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Tech Tip: The BOOLEAN ARRAY FROM SET command
Published On: January 12, 2001

The "BOOLEAN ARRAY FROM SET" command introduced in 4D v6.5 can help you handle records in powerful ways. For example, you can use it to manipulate the current selection of records in an output form.

The command requires two parameters. In the first parameter, you specify a Boolean array. In the second parameter, you specify a set. The command will then build a Boolean array with entries showing whether or not each record is included in the set.

To take advantage of this command's power, you need to understand exactly what's in the array. The number of elements in the array will be equal to the highest record number used in the table the specified set belongs to. For example, suppose you create a new database, enter ten records in it, put them all into a set, then run the BOOLEAN ARRAY FROM SET command. The Boolean array it creates will have nine elements in it, because the range of record numbers you have in the table is 0 through 9. (In addition to the nine elements, 4D arrays also have an element 0, which makes for an actual total of ten elements.) The record number of the table's first record is 0, and the record number of the last record is 9.) Because all the records are in the set, elements 0 through 9 of the Boolean array are True.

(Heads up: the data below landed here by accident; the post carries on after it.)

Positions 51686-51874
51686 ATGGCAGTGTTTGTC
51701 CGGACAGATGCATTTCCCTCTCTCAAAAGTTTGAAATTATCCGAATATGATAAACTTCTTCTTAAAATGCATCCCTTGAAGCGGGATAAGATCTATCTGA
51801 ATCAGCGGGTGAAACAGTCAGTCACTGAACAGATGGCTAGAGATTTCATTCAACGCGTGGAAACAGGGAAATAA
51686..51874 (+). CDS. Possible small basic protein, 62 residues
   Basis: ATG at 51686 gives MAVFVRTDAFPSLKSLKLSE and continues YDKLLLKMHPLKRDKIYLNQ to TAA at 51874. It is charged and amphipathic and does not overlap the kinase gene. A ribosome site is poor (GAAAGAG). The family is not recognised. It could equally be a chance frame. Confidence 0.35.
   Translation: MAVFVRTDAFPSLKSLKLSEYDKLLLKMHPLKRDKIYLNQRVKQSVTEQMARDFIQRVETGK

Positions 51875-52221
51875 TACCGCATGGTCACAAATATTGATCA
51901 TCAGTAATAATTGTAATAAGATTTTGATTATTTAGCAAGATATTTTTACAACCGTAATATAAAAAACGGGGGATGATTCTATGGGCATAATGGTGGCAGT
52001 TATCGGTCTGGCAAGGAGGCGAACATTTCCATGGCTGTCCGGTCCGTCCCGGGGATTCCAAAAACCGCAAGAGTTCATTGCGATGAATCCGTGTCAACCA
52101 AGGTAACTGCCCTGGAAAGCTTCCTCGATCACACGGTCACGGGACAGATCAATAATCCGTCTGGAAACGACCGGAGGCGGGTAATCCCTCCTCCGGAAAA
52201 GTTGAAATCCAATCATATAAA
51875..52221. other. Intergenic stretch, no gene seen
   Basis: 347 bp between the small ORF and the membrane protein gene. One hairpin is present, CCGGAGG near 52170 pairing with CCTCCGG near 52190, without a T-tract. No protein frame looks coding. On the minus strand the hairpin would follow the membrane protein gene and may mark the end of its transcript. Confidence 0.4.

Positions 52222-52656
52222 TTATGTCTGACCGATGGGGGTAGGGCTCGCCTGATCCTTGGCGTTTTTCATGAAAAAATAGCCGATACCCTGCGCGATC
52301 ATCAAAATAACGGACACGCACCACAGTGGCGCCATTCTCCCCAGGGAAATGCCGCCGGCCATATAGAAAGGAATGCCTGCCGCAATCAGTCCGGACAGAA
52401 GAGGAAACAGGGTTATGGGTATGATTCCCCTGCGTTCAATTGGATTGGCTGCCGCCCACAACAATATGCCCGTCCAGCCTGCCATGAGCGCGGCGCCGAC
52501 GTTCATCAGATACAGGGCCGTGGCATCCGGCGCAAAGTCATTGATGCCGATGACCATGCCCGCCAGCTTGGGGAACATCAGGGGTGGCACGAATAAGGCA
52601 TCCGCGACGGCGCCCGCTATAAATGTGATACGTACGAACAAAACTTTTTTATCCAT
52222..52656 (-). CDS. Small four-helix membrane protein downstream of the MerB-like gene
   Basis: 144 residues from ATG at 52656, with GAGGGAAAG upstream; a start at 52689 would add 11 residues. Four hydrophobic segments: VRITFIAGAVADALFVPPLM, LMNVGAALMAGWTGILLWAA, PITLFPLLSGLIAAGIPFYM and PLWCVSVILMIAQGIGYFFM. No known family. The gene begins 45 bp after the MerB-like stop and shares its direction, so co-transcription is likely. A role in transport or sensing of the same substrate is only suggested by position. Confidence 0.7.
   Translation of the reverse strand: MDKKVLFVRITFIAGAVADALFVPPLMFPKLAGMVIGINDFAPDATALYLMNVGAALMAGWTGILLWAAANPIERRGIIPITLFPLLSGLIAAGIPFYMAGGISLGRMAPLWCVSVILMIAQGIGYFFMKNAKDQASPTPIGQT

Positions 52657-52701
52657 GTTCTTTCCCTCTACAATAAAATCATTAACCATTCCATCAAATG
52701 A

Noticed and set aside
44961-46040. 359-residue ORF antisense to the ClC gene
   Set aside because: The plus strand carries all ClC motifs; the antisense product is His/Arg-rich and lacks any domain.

Now let's suppose you delete the first five records in the table, put all the remaining records in the table into a set, then run the BOOLEAN ARRAY FROM SET command. The Boolean array it creates will still have elements ranging from 0 through 9. The number of elements in the array will always be one less than the highest record number that has been used in the table. The size of the Boolean array does NOT necessarily correspond to the number of records in the table. In this example, elements 0 through 4 of the array will be False, and elements 5 through 9 will be True.

Because all the elements of the array correspond to record numbers, it is easy to find out if a specific record number is in the set. Using our last example, if you wanted to know if the record whose record number is 6 is in the set, all you have to do is check the value of the 6th element of the array.

The 4D Language Reference contains more information about record numbers: